Deaths by suicide, by states and territories
Patterns of deaths by suicide between states and territories can reveal insights that may be masked by results for the whole of Australia. Variations in the rates of deaths by suicide across states and territories may help to highlight different risk factors and assist in better targeting of suicide prevention activities. For example, differences in the ratio of urban to regional and remote areas may explain some of the differences across states and territories given that the rates of suicide tend to be higher in regional and remote areas, see Suicide by remoteness areas.
Information based on the deceased’s usual state or territory of residence is available for deaths registered after 1979. Deaths by suicide may be presented by either year of death or by year of registration. Reporting by year of death can provide more reliable information on trends in occurrence than reporting by year of registration; however, the latest data available underestimates the occurrence of recent deaths due to a lag in registration, for more information, see Technical notes. Here, data based on both year of registration of death and year of occurrence of death are presented.
Suicide deaths by states and territories, Australia, 1979 to 2022.
The line graph shows age-standardised suicide rates for each state and territory and the Australian total from 1979 to 2022. Users can choose to view age-standardised suicide rates, numbers of deaths by suicide, year-on-year change in age-standardised suicide rate and year-on-year change in numbers of deaths by suicide. Data can be viewed either by year of registration or year of death.
How do suicide rates vary across states and territories?
From 1979 to 2022, age-standardised rates of death by suicide (according to year of registration):
- tended to be lower for New South Wales, Victoria and the Australian Capital Territory compared to the overall Australian suicide rate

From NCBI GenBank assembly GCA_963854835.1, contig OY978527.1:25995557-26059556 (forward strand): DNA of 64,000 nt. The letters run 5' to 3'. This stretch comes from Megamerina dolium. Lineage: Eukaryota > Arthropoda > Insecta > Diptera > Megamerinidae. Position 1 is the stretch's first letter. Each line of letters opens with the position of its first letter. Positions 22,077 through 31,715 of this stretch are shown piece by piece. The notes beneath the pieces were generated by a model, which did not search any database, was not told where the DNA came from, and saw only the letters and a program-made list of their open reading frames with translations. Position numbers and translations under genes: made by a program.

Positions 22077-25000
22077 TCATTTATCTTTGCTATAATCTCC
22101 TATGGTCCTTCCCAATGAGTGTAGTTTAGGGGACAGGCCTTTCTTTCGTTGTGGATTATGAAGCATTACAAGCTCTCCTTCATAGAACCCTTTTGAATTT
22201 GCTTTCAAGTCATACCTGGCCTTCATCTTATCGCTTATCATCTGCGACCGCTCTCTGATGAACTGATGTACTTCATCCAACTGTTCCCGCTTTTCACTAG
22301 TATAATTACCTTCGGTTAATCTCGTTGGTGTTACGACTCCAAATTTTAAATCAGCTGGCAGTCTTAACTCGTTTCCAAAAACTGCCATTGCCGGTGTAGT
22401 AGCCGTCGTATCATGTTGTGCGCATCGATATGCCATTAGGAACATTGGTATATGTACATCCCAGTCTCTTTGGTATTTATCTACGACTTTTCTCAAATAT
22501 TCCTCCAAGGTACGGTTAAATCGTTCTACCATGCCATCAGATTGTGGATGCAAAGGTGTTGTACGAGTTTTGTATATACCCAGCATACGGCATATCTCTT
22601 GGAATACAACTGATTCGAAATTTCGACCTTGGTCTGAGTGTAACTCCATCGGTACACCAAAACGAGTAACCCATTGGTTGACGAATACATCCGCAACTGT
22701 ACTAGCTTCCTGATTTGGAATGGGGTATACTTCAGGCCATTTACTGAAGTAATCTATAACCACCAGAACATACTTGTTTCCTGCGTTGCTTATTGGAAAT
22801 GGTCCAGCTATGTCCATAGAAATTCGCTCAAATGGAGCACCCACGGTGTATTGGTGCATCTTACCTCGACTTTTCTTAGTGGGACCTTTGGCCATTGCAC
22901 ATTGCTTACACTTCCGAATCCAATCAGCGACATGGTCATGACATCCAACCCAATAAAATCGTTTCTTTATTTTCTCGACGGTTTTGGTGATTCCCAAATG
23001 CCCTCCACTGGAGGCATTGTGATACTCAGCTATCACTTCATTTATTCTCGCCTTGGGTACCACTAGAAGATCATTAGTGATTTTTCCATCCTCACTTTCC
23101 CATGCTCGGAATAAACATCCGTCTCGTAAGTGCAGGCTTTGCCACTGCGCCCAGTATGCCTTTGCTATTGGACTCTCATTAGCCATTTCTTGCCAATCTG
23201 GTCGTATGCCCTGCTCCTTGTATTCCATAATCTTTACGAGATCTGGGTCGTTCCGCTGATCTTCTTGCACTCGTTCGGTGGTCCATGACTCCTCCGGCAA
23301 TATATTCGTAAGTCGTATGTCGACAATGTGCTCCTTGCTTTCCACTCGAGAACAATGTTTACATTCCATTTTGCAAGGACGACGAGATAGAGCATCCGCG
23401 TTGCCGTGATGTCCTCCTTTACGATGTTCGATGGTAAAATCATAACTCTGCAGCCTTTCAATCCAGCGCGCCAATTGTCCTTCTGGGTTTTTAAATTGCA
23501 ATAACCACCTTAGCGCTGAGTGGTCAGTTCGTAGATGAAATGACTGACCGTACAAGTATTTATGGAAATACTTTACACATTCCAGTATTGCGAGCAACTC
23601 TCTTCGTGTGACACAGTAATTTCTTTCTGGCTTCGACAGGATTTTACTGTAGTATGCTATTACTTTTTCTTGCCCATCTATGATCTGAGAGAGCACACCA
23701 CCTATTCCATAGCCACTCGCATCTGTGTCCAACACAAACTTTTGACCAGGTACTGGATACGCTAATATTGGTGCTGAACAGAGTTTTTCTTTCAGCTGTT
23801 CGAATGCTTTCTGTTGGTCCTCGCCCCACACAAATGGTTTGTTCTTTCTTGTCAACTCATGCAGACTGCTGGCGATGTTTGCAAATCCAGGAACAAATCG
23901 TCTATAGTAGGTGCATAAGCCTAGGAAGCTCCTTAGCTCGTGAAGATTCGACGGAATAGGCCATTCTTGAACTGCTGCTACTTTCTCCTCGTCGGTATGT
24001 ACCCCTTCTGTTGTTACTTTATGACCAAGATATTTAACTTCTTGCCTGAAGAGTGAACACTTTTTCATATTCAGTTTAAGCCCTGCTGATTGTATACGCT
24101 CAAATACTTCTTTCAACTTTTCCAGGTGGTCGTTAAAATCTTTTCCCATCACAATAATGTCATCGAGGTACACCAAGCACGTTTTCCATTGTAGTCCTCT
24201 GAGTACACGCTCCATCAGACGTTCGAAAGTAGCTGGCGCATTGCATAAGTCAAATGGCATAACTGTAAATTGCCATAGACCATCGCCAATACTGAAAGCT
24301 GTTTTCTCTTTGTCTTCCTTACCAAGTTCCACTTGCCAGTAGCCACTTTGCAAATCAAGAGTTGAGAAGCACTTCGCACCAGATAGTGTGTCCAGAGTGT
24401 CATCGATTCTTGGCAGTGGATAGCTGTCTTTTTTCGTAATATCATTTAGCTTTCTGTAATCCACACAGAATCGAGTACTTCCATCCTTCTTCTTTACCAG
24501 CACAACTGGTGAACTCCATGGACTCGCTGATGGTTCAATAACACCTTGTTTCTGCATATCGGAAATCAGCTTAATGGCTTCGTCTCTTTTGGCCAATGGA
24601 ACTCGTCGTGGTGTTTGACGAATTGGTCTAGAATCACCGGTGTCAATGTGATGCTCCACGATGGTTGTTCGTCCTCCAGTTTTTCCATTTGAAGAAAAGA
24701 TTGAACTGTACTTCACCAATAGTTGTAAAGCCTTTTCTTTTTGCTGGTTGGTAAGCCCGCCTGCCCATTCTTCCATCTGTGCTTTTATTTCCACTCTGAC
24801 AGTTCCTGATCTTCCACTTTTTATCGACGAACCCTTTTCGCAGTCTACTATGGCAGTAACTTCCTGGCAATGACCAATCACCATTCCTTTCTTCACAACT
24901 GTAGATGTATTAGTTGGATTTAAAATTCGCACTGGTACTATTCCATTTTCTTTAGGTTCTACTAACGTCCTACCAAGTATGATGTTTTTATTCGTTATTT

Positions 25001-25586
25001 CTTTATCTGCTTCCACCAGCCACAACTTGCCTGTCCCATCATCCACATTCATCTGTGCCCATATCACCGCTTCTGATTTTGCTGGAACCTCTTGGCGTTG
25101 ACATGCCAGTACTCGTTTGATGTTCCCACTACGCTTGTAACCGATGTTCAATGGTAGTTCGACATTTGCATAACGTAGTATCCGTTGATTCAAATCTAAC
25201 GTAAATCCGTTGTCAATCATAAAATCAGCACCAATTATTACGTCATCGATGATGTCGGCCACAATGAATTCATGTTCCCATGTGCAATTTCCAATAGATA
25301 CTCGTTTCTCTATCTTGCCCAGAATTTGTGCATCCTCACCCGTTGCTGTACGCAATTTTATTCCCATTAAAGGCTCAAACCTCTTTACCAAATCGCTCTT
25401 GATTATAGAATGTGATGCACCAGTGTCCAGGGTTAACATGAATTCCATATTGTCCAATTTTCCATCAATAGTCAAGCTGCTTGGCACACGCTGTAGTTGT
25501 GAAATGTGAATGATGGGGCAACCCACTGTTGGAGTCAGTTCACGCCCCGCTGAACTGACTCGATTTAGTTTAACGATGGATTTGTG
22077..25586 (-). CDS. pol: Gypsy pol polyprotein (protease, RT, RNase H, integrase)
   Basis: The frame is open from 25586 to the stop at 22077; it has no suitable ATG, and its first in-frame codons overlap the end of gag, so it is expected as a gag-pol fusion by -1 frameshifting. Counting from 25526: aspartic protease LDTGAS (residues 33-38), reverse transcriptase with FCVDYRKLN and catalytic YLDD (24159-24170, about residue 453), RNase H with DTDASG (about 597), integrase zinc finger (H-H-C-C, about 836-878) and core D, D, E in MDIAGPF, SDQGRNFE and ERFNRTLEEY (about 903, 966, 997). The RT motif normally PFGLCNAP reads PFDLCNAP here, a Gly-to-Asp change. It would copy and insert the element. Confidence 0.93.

- tended to be highest in the Northern Territory. However, the Northern Territory also had one of the lowest number of deaths by suicide, when comparing all jurisdictions.
- the age-standardised rate of death by suicide ranged from 10.8 per 100,000 population in New South Wales to 20.5 per 100,000 in the Northern Territory.
Age-standardised suicide rates allow for comparisons between states and territories by adjusting for differences in age structures and population size. Rates fluctuate over time—particularly in the smaller jurisdictions—due to the small number of deaths by suicide that are registered each year. Differences in coronial processes, data processing or coding practices should also be taken into consideration when comparing data across jurisdictions and over time. Caution is advised when comparing state and territory data.
In 1979, the largest number of deaths by suicide (according to year of registration) was in:
- New South Wales (539 deaths), followed by Victoria (462), Queensland (296), South Australia (178) and Western Australia (116).
By 2022, the largest number of deaths by suicide was in:
- New South Wales (911), followed by Queensland (773), Victoria (754), Western Australia (377) and South Australia (242).
However, it should be noted that New South Wales and Victoria have the largest populations in Australia and the populations of both Queensland and Western Australia increased considerably (ABS, 2023).
What is the effect of reporting suicide deaths by year of occurrence?
The data for age-standardised rates and number of suicide deaths are broadly similar when analysed by year of death or by year of registration. Data for the most recent years, regardless of whether by year of death or year of registration, are impacted by incomplete coronial processes. The most recent years of data by year of death, are additionally impacted by a lag between the occurrence of a death and the registration of the death. This contributes to differences seen between data reporting suicide by year of death and data reporting by year of registration.